"Never before in history have a handful of technology designers working at three tech companies influenced how a billion people spend their attention," Harris says.

He's now on a crusade to inspire Facebook, Google and Apple to design products that don't deliberately hook kids like Naomi.

Back at Paradigm, Naomi is getting ready for a session with her therapist, who is helping her integrate her devices back into her life. She is now in a month-long outpatient program four days a week after school. She says she doesn't plan to isolate herself again. In fact, she's asked her mom to restrict her phone use, so that she can't use the phone when she's alone.

"I've realized what it's done to me in some ways," Naomi says, "and I've seen what it has done to some of my friends."

Recently some of Naomi's friends were suspended from school for posting inappropriate videos to YouTube. Naomi doesn't want to follow in their footsteps. She hopes she can resist the allure of the digital world and return to the activities she used to love.

Source: This article was published npr.org By LESLEY MCCLURG

Gaming on our Android phones and tablets has become more popular than ever. And powerful hardware and beautiful displays have only added to the charm of gaming on the platform.

From the first 2D games released in the early 2000s to the VR games of 2017, games on the Android platform have come a long way from their humble beginning in 2007. The Google PlayStore today acts as a repository that hosts tens of thousands of games. 

However, this large selection of games can often end up becoming a pain for many users who find it extremely difficult to sift through and find the perfect game for the day. 

So, here are our top picks for 2017. 

Injustice 2 

Screenshot 1

The sequel to the highly acclaimed game, Injustice: Gods Amongst Us, brings more of the same in its latest offering. Injustice 2, a game crafted from the mould of the popular Mortal Combat games was released along with its beefier console and PC versions on May 17. 

The game is a must-have for all DC Comics faithfuls who’ve grown up with the various heroes and villains of the Comic book giant's lineup. Its superior graphics, in-game mechanics backed by a gripping backstory that piggybacks to the various DC characters found in the game, make it one of the best games available on the Android platform currently.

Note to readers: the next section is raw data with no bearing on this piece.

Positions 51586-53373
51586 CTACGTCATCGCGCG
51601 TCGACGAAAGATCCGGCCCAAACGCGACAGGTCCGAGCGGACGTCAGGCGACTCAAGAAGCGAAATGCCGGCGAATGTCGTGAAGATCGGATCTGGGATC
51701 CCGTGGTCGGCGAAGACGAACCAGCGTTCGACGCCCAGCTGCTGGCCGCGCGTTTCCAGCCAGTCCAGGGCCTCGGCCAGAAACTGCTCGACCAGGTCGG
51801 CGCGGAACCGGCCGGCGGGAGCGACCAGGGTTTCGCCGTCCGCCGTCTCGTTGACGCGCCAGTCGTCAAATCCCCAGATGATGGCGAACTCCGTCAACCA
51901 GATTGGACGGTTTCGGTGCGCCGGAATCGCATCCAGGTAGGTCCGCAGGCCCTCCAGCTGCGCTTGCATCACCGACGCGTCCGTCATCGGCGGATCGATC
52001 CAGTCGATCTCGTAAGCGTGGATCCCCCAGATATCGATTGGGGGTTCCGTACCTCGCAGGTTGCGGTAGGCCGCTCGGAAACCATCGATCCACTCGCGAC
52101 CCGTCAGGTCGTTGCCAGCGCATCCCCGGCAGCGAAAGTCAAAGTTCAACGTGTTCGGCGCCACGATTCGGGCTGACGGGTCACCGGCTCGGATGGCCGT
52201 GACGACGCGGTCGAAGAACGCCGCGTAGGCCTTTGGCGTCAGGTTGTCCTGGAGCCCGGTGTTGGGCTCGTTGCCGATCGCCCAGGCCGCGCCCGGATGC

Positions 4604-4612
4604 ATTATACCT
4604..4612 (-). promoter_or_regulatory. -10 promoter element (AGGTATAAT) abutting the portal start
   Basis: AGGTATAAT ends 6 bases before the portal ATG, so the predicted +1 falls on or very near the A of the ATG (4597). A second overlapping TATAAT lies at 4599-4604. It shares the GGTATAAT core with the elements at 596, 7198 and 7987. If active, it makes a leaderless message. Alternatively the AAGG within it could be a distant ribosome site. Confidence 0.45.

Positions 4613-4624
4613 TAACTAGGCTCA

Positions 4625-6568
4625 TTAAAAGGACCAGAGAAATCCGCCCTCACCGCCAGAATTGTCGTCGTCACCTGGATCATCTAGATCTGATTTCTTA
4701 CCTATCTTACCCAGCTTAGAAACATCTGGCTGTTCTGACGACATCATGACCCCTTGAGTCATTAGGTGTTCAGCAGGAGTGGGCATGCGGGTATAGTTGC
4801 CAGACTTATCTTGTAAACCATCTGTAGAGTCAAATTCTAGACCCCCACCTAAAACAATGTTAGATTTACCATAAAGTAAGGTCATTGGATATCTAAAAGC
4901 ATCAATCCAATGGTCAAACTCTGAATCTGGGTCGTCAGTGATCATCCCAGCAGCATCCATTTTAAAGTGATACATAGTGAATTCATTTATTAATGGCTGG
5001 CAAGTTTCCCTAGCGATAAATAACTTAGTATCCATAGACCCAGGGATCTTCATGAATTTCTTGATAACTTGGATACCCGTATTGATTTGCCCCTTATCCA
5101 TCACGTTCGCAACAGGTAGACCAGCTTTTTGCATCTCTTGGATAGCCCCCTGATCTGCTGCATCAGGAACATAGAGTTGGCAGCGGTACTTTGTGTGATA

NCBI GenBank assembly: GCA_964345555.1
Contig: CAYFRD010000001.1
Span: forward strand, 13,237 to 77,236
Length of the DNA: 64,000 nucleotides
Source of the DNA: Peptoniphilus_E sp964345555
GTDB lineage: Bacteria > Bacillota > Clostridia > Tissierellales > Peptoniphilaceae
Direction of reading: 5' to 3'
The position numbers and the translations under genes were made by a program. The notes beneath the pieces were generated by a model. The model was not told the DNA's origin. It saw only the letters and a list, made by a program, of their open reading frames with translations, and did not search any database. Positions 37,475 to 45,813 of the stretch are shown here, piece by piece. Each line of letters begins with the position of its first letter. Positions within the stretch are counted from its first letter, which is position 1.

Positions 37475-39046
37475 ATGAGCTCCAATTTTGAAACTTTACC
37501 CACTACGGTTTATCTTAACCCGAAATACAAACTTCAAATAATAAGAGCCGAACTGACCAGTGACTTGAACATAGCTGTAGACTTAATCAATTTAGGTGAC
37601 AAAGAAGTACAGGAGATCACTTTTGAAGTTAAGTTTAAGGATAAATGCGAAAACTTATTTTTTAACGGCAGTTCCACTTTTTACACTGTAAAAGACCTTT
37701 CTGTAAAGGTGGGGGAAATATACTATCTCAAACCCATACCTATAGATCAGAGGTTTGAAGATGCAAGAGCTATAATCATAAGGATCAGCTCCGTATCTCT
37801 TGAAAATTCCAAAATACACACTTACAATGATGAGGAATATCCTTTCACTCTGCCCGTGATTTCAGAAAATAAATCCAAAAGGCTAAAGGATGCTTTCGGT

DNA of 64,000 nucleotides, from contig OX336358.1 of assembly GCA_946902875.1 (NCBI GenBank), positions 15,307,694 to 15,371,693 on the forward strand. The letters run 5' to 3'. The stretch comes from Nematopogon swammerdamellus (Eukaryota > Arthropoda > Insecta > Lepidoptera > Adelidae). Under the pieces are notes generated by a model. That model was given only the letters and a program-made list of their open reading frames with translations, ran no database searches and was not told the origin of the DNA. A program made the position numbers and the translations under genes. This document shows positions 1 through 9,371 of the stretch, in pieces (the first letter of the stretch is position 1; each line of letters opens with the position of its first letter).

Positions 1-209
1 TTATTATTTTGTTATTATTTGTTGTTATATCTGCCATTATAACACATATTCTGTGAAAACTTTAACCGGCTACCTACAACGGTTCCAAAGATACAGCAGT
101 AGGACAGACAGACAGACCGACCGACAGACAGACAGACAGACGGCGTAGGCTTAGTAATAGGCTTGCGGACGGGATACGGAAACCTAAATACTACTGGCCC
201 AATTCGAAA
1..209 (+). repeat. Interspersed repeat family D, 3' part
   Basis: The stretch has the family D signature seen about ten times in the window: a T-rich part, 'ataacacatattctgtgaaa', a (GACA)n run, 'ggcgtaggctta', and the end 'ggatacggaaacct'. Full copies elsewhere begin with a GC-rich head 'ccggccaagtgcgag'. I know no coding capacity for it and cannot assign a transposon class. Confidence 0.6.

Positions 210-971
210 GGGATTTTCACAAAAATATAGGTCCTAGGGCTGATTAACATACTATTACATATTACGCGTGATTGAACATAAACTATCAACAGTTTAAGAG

injustice-2-copy_052417030232.jpg

Injustice 2 comes with 28 characters, with every fighter bringing to the game unique playstyle, abilities, moves, and super moves, and comes recommended for gamers looking for a fighting game to keep them busy for days to come. 

Google Play

Lumino City

Image result for lumino city android

The much-awaited game which was first released on iOS, and finally made its way to the Android platform in May 2017, puts you in the shoes of young protagonist Lumi who must rescue her grandfather after he was forcibly abducted from his home while she was busy making tea downstairs. Lumi uses clues left behind by her grandfather in this puzzle adventure. 

The plot of the game is dark, with many twists and turns, however, it's not anywhere close to being the main draw of this game. 

Lumino City's beautiful world is not the result of brilliant CGI work, but instead a product of innovative thinking by its British developers – State of Play – who constructed an entire miniature mountain-top city made out of cardboard for the game. 

The game is truly original in its approach and builds a captivating world that users can immerse themselves in. It has won several awards and as such comes highly recommended. 

Google Play

Super Mario Run

Image result for Super Mario Run android